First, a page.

McDonald's Global Chief People Officer David Fairhurst has resigned the fast-food giant following the departure of CEO Steve Easterbrook. Easterbrook was fired over the weekend for having a consensual relationship with an employee.
Fairhurst was named as the Global Chief People officer in 2015, shortly after Easterbrook took over as CEO. Fairhurst's departure was announced in an internal memo signed by new CEO Chris Kempczinksi, who replaced Easterbrook.
After Fairhurst ouster, Mason Smoot, a Senior Vice President who also served as Easterbrook's chief of staff, will take his place on an interim basis.
Even so, McDonald's gave Easterbrook severance of $675,000, as well as letting him keep stock awards worth more than $37 million -- far more generous than what's usually offered to fired employees.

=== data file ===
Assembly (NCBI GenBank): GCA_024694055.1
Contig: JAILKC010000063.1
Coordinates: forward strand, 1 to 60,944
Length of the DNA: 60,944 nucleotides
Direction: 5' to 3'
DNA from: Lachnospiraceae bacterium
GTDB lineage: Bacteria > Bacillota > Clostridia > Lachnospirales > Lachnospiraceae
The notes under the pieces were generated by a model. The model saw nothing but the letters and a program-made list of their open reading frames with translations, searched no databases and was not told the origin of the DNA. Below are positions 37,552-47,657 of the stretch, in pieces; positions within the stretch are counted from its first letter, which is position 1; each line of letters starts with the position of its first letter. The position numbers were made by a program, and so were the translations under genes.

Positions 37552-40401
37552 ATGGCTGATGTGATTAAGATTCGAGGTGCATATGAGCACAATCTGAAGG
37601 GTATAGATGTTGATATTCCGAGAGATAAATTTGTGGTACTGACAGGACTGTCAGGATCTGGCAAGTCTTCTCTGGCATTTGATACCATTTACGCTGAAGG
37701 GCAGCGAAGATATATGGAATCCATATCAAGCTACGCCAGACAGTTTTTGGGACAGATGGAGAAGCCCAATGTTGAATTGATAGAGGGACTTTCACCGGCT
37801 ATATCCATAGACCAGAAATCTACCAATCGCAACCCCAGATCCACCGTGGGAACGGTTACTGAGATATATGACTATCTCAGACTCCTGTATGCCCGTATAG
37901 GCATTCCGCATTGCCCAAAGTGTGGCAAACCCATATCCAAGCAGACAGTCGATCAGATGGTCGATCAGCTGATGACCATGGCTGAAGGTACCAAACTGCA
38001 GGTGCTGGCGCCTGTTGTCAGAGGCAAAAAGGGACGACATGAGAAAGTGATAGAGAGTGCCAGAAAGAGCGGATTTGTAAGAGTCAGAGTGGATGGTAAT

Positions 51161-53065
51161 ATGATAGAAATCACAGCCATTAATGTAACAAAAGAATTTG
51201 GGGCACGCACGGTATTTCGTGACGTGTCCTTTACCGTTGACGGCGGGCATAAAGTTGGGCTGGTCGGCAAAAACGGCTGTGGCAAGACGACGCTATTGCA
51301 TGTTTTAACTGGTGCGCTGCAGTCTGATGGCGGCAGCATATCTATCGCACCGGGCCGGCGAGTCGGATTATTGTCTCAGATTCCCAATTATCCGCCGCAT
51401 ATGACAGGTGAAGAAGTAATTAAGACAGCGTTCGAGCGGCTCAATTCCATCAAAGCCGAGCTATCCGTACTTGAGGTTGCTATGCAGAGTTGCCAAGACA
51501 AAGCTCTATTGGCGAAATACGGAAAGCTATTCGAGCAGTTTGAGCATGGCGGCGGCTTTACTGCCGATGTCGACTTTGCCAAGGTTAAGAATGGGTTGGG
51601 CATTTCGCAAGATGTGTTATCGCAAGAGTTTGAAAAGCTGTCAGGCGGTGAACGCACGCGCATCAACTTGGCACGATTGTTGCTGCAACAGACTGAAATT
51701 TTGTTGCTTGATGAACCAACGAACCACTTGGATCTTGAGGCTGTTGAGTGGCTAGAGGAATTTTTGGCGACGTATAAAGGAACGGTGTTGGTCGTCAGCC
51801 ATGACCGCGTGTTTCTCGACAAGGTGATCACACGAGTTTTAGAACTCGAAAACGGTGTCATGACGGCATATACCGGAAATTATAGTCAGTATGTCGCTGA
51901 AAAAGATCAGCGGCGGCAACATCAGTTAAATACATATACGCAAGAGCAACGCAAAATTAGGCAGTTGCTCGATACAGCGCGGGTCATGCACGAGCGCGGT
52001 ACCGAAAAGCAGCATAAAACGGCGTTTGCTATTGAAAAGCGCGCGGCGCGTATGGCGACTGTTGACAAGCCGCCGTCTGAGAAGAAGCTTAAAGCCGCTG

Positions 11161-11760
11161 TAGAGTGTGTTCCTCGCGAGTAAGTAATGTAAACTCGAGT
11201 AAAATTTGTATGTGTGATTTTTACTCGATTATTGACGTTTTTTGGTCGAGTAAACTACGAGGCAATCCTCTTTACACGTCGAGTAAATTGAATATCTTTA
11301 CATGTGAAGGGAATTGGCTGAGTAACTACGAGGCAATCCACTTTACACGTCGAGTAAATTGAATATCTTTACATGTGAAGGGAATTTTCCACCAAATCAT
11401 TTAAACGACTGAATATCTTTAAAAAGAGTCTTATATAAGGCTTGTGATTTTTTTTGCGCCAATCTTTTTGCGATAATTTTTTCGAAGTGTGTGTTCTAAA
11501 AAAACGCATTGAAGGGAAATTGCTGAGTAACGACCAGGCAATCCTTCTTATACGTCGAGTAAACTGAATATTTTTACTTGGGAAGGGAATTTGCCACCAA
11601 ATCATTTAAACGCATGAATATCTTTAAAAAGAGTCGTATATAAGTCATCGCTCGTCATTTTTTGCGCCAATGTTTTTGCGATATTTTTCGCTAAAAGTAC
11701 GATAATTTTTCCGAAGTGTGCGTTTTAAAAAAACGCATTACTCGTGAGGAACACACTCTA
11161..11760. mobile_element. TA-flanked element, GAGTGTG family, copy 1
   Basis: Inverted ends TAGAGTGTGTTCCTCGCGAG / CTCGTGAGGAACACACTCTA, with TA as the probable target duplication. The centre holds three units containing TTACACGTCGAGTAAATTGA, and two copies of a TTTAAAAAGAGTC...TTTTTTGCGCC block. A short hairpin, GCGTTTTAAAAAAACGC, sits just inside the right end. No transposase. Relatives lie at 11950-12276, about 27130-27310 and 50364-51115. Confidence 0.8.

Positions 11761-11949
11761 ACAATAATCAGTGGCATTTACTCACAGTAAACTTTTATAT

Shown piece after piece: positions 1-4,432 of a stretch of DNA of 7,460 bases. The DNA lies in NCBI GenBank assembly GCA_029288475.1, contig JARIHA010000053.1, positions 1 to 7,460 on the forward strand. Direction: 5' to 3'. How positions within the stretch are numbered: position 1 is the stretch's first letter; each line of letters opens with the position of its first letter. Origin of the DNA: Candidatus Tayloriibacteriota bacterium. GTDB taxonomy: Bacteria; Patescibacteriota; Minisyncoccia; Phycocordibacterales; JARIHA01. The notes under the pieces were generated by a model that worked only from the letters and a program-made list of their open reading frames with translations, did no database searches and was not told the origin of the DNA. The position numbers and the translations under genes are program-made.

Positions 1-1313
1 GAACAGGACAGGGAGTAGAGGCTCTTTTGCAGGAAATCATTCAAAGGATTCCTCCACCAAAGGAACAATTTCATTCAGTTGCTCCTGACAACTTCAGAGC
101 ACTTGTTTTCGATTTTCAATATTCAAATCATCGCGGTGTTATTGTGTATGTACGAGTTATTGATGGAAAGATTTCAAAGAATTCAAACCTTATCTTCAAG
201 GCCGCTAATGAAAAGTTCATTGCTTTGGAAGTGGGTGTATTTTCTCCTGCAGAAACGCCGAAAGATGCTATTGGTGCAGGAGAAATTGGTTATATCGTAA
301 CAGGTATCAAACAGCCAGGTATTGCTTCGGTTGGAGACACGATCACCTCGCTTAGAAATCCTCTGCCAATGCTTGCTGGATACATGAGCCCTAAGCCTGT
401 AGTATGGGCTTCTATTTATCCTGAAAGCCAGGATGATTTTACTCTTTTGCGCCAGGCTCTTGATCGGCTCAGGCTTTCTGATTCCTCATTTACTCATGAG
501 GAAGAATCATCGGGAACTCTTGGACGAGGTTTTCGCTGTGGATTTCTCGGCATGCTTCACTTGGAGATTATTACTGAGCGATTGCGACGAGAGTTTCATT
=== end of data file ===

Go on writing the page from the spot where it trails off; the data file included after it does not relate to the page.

The reason he got severance pay was likely because he was only determined to have violated the company's policy, not broken sexual harassment law.
In departing, Easterbrook acknowledged that the relationship was a mistake. McDonald's said that the board determined he had "demonstrated poor judgment" by engaging in the consensual relationship.
CEO resignations due to inappropriate relationships with employees are nothing new. Former Hewlett-Packard CEO Mark Hurd was fired in 2010 due to what the company said was an inappropriate relationship with an HP contractor (Hurd, who later became co-CEO at Oracle Corp., died late last month at the age of 62 due to illness).
While romantic relationships between managers and employees relationships are not illegal, many companies have no-dating policies to avoid allegations of preferential treatment or lawsuits arising from unwanted advances or sexual harassment.
Image Credits: Personnel today